“As I noted in my last post, UnitedHealth Group made more profits last year than any health insurer has ever made for its shareholders — and considerably more than Wall Street financial analysts had expected,” Wendell Potter writes over at his Substack, Wendell Potter NOW. “Investors were so impressed they rushed to buy shares of the company’s stock. That might not have surprised you. United and other big insurers have reported record profits every year over the past decade. What might surprise you, though, is that even if you are not enrolled in a United health plan, some of your money likely wound up in the pockets of United’s already rich shareholders. That’s because you and America’s other taxpayers increasingly are fueling United’s profits. In its press release last week, United … said the company had 10.5 million more ‘members’ in its health plans in 2021 than in 2011. But when you look more closely at the numbers and do some math, you’ll see that very little of that growth has been in the private sector. … In 2021, United insured nearly 1.6 million fewer people in its commercial risk division — the part of the company in which United is actually the insurer — than it did in 2011. The 7,985,000 people in United’s commercial risk plans last year (including people who buy coverage on their own through the A.C.A. marketplace) are folks who typically don’t have access to coverage through an employer. (In 2011 United had 9,550,000 in its commercial risk plans.) The number of people covered in plans United administers for employers and other large groups grew by only 2,275,000 between 2011 and 2021. Keep in mind that United and its competitors do not insure people enrolled in these group plans. They make money by charging their employer (and in some cases union) customers (who are the actual insurers) a hefty fee to administer their workers’ health plan benefits. … United’s private sector membership increased by only 710,000 between 2011 and 2021. … And when you do just a little more math, you’ll discover that 72% of the $222.9 billion in revenue United’s health plan division took in last year came from you and me through the taxes we fork over to our Uncle Sam and the additional premiums many Medicare beneficiaries pay the company to cover their out-of-pocket expenses.” Wendell Potter, “In 2021, 72% of UnitedHealth’s $222.9 billion revenue came from taxpayers,” Wendell Potter NOW, Substack.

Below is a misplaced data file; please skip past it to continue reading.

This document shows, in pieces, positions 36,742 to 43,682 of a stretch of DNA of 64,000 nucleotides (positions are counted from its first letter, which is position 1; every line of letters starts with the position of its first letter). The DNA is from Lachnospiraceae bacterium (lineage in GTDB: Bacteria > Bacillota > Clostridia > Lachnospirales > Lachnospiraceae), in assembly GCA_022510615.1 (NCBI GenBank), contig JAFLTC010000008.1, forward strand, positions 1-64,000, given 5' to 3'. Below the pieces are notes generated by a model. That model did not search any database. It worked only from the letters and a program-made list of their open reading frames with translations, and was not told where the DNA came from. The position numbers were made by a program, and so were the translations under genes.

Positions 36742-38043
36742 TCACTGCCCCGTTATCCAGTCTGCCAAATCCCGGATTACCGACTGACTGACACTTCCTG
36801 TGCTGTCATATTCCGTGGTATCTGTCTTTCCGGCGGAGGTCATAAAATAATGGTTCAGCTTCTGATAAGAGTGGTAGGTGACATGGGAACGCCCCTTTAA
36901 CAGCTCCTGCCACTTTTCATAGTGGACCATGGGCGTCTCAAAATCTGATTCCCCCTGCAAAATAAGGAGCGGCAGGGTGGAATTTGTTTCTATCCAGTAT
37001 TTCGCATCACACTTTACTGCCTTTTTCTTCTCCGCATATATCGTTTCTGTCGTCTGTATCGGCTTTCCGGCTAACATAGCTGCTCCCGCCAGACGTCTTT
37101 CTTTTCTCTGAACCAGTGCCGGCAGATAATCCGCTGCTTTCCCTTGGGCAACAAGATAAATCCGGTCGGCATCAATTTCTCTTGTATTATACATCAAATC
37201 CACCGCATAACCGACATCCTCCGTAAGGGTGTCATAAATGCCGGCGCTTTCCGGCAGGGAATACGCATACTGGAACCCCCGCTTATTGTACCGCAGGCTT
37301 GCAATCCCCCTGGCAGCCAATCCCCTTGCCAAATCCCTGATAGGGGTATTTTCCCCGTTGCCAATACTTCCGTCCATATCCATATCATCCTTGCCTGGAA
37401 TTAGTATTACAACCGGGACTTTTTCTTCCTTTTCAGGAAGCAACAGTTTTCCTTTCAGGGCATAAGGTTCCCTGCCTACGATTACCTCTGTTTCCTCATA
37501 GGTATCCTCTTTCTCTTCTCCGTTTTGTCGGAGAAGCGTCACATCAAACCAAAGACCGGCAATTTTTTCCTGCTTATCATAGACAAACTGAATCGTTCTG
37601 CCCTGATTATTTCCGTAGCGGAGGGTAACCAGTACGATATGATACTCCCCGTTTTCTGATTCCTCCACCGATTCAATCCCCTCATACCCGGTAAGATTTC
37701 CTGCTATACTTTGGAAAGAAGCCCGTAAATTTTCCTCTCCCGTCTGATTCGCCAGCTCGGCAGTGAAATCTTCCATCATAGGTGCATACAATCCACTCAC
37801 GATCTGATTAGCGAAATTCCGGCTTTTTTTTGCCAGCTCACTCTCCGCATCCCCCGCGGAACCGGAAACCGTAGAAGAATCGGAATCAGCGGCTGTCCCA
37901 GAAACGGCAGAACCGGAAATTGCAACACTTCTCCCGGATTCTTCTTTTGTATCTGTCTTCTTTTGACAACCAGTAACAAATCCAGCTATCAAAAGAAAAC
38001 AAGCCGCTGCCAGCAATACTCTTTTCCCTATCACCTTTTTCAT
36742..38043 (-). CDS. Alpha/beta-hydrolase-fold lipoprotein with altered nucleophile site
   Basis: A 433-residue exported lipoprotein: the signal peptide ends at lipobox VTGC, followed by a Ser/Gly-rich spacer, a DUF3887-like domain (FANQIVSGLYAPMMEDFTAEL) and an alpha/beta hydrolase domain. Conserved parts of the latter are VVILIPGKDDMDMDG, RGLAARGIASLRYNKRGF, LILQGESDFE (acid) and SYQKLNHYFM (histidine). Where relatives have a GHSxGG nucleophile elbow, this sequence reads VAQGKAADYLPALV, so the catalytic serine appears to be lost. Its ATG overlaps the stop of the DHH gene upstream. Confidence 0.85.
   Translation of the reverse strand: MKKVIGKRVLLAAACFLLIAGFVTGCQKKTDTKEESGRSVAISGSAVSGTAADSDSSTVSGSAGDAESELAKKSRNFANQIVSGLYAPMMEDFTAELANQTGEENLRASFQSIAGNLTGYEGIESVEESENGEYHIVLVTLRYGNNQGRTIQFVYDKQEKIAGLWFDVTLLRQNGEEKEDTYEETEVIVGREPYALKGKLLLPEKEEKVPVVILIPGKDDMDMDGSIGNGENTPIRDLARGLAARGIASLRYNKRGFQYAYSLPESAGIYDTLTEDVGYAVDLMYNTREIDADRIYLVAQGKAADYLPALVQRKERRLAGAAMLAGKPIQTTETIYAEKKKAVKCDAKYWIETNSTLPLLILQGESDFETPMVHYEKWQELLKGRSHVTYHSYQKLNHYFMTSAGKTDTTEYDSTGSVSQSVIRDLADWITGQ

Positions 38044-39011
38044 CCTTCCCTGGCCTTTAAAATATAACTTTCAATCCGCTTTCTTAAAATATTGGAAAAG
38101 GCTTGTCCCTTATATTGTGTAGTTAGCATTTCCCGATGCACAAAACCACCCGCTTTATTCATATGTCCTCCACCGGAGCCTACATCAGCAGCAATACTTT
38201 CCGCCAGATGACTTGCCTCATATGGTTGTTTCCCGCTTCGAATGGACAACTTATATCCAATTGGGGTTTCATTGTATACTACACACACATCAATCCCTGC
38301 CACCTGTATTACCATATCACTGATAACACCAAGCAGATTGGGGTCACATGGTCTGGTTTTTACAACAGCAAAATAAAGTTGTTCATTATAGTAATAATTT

Jeanne Pinder is the founder and CEO of ClearHealthCosts. She worked at The New York Times for almost 25 years as a reporter, editor and human resources executive, then volunteered for a buyout and founded ClearHealthCosts.
She was previously a fellow at the Tow Center for Digital Journalism at the Columbia University School of Journalism. ClearHealthCosts has won grants from the Tow-Knight Center for Entrepreneurial Journalism at the Craig Newmark Graduate School of Journalism at the City University of New York; the International Women’s Media Foundation; the John S. and James L. Knight Foundation with KQED public radio in San Francisco and KPCC in Los Angeles; the Lenfest Foundation in Philadelphia for a partnership with The Philadelphia Inquirer; and the New York State Health Foundation for a partnership with WNYC public radio/Gothamist in New York; and other honors.
Her TED talk about fixing health costs has surpassed 2 million views.